BM1 Herman’s Class “A” School

BM1 Herman’s Class “A” School

By:  David “Mac” McAllister

 

BM1 Herman retired from the Navy in 1964 from Recruit Training Command San Diego, CA. One month later SR McAllister reported there for boot camp. I couldn’t help myself since boatswain Herman’s class A School had been at work in my life for a long time already.

Herman and his buddies, A.D., and Knifer, had been influencing me for as long as I could recall. They were always in for the holidays and other brief times over the course of my life and kept me amazed with sea stories of Japan, Hong Kong, Ceylon and other exotic places that would drive me afterward to the world atlas in order to keep up. Their uniforms held me in a trance like state, mesmerized by the white piping on blue, bright red rating chevrons and those multicolored rows of ribbons. Dragons on their rolled up cuffs as they drank beer smoked cigarettes and blew smoke up my butt. I couldn’t get enough.

When I was probably 12 years old, Herman was stationed on the USS Bausell DD845 out of San Diego. He had duty weekend and smuggled me aboard. I spent the entire weekend sweeping and swabbing while he supervised men over the side painting and preserving. Being the outer destroyer breasted out from the pier meant that if need be we would have been the one to sortie. As Herman explained this to me and his plan for me in that instance, I counter planned my stowaway strategy. By Monday, I was immersed and enthralled in shipboard life and ready to sell my soul and run off to sea.

Well after a very emotional venting of the spleen, I eventually settled into the mundane world of school work and looking forward to the guys showing up on unexpected occasions and rekindle my ever longing for the life of a sailor. Our relationship continued on until I finally was young and dumb enough to enlist.

I was at recruit training on the second day all decked out in my new four sizes too big dungarees, tennis shoes, ball cap and shaved head when Herman burst in the Barracks. Pointing his finger at me, he said “You, fuckin worm outside”.  Here he was retired, in uniform and pushing the envelope once again. Once outside he gave this sage advice: “Don’t volunteer for anything, keep your mouth shut, your eyes and ears open and stay out of 4013 because Choker Williams is a real mother fucker”. With that, he was gone and I never saw him again until graduation.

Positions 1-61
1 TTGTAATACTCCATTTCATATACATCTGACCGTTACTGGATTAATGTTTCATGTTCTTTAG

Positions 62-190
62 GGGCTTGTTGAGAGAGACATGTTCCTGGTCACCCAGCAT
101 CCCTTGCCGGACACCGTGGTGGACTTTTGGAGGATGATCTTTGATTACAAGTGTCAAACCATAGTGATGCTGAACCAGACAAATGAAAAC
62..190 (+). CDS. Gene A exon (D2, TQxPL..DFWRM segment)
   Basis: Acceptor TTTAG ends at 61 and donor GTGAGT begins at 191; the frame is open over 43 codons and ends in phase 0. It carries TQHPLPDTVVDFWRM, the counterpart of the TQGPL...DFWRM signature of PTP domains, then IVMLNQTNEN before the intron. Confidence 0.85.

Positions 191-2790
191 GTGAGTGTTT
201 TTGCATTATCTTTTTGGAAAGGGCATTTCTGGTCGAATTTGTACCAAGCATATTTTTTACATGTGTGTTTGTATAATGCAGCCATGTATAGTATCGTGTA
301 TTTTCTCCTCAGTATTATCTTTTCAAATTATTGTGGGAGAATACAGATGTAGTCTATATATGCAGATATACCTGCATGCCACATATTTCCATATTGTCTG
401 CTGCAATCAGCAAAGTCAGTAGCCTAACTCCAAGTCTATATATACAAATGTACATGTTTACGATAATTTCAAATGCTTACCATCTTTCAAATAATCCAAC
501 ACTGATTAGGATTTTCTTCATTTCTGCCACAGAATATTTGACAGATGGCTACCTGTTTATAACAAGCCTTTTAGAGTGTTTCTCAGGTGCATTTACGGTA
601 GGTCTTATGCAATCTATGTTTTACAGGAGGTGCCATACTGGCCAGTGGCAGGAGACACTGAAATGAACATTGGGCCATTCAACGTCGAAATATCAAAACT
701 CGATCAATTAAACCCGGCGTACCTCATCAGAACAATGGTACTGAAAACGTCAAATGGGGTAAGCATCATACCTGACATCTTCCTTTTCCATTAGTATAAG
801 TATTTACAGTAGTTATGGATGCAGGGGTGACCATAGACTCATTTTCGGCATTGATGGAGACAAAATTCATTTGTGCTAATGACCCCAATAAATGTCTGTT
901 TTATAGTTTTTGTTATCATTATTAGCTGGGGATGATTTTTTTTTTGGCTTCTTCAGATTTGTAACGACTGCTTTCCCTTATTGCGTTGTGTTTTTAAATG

After graduation, while on leave, Herman showed up one day and held a sea bag inspection on me. He showed me what I should shit can and what I needed to get more of. Then we made it down to the Seven Seas Locker Club where he instructed me in the ordering of a new set of tailor made Gabs. From there we were off to Nasty City where he smuggled under age me into his favorite hangout and we drank beer.

Herman BM1 is gone now and serves in another Navy in another life; his ashes spread at sea in Naval Tradition by young sailors he never knew. Sailors that honored an old sailors request.  Not a day goes by that I don’t think of him for you see in addition to running a damn good A School Leo Herman was my uncle.

 

David “Mac” McAllister a native of California, now resides in the Ozark Mountains of Southwest Mo. Having served in Asia for the majority of his 24-year Navy career, he now divides his time as an over the road trucker, volunteer for local veteran repatriation events and as an Asia Sailor Westpac’rs Association board member and reunion coordinator. In his spare time, he enjoys writing about his experiences in Westpac and sharing them online with his Shipmates.

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